ocial media can help us cultivate friendships and reduce loneliness. But sometimes we let it make us feel bad about ourselves. Comparing ourselves to others is natural. But it can also make us feel less fun, attractive, and successful, especially when we’re comparing ourselves to a filtered, idealized window into others’ experiences. That can be hard on one’s self-esteem. It can also impact our life satisfaction.There are ways to engage with social media that don’t feel unhealthy.
According to an article in The New York Times, a 2018 York University in Toronto study found that “young adult women using social media often compare their appearance with that of their female peers and think negative thoughts about their own bodies.”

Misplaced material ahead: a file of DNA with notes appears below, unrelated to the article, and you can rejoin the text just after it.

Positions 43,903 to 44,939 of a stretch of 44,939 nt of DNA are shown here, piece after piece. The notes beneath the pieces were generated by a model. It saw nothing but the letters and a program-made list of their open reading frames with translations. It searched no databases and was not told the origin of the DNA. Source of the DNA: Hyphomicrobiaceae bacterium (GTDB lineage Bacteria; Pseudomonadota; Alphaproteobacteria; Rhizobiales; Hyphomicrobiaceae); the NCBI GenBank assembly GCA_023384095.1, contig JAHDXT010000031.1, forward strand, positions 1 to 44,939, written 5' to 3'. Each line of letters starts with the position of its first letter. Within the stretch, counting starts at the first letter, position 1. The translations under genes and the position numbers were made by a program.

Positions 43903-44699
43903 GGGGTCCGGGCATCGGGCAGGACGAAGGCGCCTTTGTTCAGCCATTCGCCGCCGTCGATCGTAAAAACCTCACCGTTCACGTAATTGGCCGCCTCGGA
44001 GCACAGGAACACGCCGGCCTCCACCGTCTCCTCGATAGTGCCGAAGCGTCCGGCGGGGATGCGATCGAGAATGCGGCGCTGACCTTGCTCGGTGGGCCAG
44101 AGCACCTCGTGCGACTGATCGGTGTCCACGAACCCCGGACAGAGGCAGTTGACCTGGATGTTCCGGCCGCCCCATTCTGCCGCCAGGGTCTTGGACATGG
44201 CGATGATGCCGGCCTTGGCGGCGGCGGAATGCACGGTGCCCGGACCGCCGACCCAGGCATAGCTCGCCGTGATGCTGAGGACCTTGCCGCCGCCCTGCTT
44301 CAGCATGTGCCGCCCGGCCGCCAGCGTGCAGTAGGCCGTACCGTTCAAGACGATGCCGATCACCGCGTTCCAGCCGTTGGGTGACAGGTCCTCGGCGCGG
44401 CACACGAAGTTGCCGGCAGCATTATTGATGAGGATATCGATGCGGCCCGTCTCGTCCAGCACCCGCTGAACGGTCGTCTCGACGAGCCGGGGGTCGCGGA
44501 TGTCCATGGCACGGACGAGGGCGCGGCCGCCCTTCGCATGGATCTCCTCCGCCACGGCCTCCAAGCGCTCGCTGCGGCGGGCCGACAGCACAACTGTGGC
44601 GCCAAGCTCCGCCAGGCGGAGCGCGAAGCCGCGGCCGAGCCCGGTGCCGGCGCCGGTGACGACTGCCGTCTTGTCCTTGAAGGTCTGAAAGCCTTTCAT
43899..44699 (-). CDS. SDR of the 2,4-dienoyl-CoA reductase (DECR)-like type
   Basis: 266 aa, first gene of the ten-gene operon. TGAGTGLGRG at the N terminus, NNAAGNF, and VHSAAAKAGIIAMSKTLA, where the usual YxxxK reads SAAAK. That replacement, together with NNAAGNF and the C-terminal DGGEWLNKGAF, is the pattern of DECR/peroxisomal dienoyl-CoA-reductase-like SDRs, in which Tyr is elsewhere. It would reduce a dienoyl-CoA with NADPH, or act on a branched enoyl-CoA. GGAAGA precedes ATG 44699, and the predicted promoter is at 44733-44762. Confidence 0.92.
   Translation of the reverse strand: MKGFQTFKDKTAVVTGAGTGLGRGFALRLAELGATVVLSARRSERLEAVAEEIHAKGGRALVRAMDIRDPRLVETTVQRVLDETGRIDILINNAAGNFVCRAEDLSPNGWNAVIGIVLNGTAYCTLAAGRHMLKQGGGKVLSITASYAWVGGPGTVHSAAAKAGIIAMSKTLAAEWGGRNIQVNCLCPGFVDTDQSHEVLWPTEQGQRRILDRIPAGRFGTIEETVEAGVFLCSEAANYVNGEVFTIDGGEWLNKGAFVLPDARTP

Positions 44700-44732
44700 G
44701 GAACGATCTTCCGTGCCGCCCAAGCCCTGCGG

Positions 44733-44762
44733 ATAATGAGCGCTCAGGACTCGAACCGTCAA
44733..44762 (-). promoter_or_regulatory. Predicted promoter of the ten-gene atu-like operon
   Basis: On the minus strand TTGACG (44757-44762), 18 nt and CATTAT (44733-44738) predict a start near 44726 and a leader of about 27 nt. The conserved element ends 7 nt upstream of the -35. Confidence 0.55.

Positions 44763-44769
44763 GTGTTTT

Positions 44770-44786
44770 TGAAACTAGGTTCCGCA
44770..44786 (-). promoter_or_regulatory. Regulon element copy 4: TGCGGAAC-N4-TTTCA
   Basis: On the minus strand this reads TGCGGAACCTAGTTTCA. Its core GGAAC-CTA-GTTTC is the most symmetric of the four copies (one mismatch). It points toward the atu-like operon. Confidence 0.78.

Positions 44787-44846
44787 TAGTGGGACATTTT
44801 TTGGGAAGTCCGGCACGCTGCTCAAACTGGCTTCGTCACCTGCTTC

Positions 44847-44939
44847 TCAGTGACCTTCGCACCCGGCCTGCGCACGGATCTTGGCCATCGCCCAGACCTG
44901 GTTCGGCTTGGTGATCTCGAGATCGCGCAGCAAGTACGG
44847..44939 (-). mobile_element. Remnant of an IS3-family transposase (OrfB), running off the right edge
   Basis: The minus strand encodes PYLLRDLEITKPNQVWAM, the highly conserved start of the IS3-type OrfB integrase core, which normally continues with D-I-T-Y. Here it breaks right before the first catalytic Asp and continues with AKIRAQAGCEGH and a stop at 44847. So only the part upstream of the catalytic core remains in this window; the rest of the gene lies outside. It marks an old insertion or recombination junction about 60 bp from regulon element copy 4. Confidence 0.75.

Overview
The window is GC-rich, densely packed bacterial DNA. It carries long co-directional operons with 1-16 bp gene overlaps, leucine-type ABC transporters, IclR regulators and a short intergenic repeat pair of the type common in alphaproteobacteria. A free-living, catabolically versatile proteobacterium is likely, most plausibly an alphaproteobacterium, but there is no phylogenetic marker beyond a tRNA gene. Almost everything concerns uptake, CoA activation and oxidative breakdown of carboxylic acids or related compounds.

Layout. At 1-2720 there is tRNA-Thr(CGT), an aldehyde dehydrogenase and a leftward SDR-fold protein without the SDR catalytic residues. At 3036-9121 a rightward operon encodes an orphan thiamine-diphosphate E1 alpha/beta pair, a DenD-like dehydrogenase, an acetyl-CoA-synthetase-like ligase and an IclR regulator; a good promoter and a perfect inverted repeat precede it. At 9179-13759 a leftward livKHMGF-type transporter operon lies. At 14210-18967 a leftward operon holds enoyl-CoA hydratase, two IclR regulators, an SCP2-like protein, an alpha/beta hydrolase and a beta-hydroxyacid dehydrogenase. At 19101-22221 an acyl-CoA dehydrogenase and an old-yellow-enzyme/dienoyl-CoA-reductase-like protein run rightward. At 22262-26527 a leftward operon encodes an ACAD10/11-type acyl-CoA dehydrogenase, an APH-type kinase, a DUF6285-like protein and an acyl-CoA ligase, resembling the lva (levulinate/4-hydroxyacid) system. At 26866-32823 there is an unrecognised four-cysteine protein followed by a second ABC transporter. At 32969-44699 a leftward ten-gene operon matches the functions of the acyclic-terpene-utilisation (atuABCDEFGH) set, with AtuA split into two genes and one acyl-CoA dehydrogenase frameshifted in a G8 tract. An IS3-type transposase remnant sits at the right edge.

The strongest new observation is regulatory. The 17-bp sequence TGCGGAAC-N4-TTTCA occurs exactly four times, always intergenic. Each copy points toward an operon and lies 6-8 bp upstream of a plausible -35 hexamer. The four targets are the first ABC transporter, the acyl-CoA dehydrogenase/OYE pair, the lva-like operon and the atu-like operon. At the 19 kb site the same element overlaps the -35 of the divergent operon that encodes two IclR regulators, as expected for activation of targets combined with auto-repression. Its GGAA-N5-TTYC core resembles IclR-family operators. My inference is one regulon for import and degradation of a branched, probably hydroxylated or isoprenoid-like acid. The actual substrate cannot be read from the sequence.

A survey by Northeastern University’s online magazine, Experience, found that two-thirds of respondents experienced “pangs of social media envy in the previous month” while scrolling through their feeds. The biggest triggers included posts about vacation and travel, lifestyle, and money or wealth.
According to Experience, lots of us envy others’ social media posts. But feelings of envy can isolate people instead of bringing us closer.
“We nurse our hurts and grudges in private,” the Experience article states. “But we won’t conquer social media envy until we can publicly acknowledge all the ways it affects us.”
What are some concrete steps we can take to keep social media in perspective?